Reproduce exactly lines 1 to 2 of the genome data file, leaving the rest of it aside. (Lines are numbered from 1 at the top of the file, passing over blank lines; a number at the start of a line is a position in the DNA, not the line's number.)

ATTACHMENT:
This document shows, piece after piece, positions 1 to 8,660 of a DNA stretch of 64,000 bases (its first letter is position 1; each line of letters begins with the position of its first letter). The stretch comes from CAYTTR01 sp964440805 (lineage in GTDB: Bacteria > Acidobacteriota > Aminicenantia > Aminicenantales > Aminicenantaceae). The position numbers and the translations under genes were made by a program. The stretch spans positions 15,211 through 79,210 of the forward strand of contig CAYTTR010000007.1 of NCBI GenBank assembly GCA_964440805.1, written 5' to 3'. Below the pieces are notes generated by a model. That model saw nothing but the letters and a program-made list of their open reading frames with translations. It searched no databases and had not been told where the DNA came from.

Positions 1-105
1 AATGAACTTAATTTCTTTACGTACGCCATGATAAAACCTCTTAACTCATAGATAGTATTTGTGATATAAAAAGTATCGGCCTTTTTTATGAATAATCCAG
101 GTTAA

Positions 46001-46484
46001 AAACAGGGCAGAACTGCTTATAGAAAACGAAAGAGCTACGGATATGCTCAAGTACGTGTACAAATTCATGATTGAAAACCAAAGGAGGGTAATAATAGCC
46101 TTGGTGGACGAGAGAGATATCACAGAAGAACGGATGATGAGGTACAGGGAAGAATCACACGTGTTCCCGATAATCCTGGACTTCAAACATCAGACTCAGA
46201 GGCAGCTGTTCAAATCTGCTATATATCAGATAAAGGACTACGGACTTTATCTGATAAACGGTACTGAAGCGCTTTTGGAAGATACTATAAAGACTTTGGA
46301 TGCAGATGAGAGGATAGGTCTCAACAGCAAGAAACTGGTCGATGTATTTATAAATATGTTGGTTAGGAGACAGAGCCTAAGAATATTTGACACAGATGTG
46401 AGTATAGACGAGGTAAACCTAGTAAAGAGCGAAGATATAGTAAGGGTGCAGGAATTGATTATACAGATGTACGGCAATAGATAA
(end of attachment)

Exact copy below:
This document shows, piece after piece, positions 1 to 8,660 of a DNA stretch of 64,000 bases (its first letter is position 1; each line of letters begins with the position of its first letter). The stretch comes from CAYTTR01 sp964440805 (lineage in GTDB: Bacteria > Acidobacteriota > Aminicenantia > Aminicenantales > Aminicenantaceae). The position numbers and the translations under genes were made by a program. The stretch spans positions 15,211 through 79,210 of the forward strand of contig CAYTTR010000007.1 of NCBI GenBank assembly GCA_964440805.1, written 5' to 3'. Below the pieces are notes generated by a model. That model saw nothing but the letters and a program-made list of their open reading frames with translations. It searched no databases and had not been told where the DNA came from.

Positions 1-105